The equine interspinal ligaments of Ray Wilhite

March 13, 2023

Our old friend Ray Wilhite sent us this glorious photo of a horse neck that he dissected recently, with permission to post here:

The big yellow sheet at the top is the nuchal ligament, which in many mammals provides axial tension for the cervical vertebrae, and which has been hypothesized (e.g. by Alexander 1985:13) to have existed and provided similar support in at least some sauropods.

But what caught Ray’s eye was the smaller interspinal ligaments running horizontally between the neural spines of the consecutive vertebrae. The literature doesn’t talk about these much because the irresistible glamour of the nuchal ligament grabs everyone’s attention, but they’re there in pretty much everything, being primitive for tetrapods.

Here they are again in absolutely glorious detail. (Seriously, click through for the full-sized version. You can all but make out individual cells.)

Many thanks to Ray for sharing these photos with us!

8 Responses to “The equine interspinal ligaments of Ray Wilhite”

  1. Ben Says:

    Fascinating. Was something removed from the pre/postzyg articulation, or do they really just float in space like that?

  2. Matt Wedel Says:

    I can see the prezyg-postzyg joints, so I assume that the fibrous joint capsules around those articulations have been removed. There’s still a lot of white connective tissue adhering to the bone where the joint capsules attached. I’ll post a labeled version showing what I’m seeing if I get time today.

  3. Ben Says:

    pictures like this are amazing. It never ceases to surprise me how little info there is (there seems to be?) on anatomical features that dinosaur workers study. A Google images search for postcranial pneumatization yields lots of colored dino diagrams, but nothing like the above showing what actual postcranial pneumatization looks like. Not sure if its hard to get at and photograph, but it can’t be harder than inferring it from really old bones. Maybe just part of an overall trend where some things somehow become uninteresting in extant species. In any case, not a mistake this blog makes.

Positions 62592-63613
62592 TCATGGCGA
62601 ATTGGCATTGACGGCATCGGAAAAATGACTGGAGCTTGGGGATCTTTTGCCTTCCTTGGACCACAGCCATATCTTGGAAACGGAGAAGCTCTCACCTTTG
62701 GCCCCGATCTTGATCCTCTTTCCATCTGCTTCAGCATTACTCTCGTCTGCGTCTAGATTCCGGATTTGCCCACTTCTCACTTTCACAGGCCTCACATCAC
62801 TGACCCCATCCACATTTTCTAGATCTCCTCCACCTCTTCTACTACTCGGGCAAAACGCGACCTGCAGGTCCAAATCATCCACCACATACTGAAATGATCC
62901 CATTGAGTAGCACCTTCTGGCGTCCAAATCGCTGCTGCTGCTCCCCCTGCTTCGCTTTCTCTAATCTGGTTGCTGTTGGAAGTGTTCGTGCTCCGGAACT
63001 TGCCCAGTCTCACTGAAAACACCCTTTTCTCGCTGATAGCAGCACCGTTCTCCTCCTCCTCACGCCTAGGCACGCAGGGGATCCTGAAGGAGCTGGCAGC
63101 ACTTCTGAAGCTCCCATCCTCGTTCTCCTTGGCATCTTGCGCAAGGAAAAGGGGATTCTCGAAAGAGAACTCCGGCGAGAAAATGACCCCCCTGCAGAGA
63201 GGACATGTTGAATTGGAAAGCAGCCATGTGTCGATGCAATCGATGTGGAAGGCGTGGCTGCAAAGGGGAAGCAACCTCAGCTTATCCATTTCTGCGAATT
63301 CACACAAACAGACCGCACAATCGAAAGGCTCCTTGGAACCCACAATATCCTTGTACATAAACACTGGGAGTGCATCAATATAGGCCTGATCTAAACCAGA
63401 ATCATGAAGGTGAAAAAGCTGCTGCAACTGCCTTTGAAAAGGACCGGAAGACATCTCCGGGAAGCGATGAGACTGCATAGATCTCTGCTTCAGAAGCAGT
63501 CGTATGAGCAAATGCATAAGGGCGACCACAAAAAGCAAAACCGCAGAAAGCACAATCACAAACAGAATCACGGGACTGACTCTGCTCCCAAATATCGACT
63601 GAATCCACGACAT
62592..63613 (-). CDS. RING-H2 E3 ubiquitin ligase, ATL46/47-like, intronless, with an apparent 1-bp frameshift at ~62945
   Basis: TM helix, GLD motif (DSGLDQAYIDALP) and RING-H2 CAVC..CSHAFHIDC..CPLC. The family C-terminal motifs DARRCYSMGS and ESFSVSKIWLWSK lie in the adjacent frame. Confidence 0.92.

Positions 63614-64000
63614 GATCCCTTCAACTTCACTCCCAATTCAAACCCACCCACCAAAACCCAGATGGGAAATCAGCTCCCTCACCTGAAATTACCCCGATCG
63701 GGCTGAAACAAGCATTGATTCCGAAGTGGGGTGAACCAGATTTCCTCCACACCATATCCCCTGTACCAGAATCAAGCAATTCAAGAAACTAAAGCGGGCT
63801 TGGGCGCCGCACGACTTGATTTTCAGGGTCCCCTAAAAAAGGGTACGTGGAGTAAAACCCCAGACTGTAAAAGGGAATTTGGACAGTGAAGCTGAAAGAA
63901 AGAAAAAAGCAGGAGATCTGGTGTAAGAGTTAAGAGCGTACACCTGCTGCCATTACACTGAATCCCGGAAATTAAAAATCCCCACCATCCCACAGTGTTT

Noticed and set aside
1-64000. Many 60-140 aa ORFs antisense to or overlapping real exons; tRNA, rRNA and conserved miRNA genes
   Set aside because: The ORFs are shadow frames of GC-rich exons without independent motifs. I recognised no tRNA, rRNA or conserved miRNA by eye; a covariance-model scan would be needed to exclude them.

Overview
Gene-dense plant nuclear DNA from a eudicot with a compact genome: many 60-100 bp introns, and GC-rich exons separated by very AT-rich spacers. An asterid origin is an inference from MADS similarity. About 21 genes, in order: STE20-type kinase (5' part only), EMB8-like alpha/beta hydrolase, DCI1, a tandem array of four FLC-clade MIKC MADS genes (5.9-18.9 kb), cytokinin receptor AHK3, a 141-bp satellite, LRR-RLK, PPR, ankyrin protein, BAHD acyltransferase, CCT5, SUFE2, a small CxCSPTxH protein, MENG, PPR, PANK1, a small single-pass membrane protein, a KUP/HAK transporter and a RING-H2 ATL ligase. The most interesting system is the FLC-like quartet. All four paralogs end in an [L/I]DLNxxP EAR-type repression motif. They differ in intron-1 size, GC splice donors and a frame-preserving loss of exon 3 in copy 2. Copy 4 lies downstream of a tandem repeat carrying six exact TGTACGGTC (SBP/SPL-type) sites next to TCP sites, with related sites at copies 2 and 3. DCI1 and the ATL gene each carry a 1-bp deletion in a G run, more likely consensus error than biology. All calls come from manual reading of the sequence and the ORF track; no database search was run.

4. Mike Taylor Says:

    You are certainly right, Ben, that the extant-animal literature has often proven to have really surprising gaps in areas that we have just assumed would be well documented. (Or perhaps it’s that we’re not good at searching the extant-animal literature.)

    Note, though, that the images in this post don’t show postcranial pneumatization — which is unknown in mammals except in pathological cases — but cervical expaxial ligaments.

  5. Ben Says:

    Didn’t mean to suggest this horse had pneumaticised its neck–the image just reminded me how rare it is to find pics of extant things that are interesting in extinct things. Now, a horse smart enough to pneumaticise his neck would be interesting, and make all the the giraffes jealous.

  6. “Note, though, that the images in this post don’t show postcranial pneumatization — which is unknown in mammals except in pathological cases —”

    Didn’t the giant rhino Paraceratherium have hollowed out vertebrae as well?

  7. llewelly Says:

    wait, what, post-cranial pneumaticity in Paraceratherium ??? Are you sure? Can you find a link?

  8. Matt Wedel Says:

    Didn’t the giant rhino Paraceratherium have hollowed out vertebrae as well?

    Hollowed out, yes. Pneumatic, probably not. The transverse foramina for the vertebral arteries are ballooned out until they occupy essentially the entire centrum, BUT as far as I know the passages are smooth and don’t have any of the sculpturing, fossae, or chambers that are diagnostic for pneumaticity. To me that suggests that the empty spaces were occupied by fat and blood vessels, and not by pneumatic diverticula. I know I’ve seen cross-sections of those vertebrae, possibly in one of Janensch’s papers. If I find the right image, I’ll post it.

    UPDATE a few minutes later: the Paraceratherium vert is illustrated and discussed by Janensch (1947), following the description by Forster Cooper (1923). I have both papers, including a translation of Janensch (1947), and I’ll get a post up on this stuff soon — hopefully this weekend.

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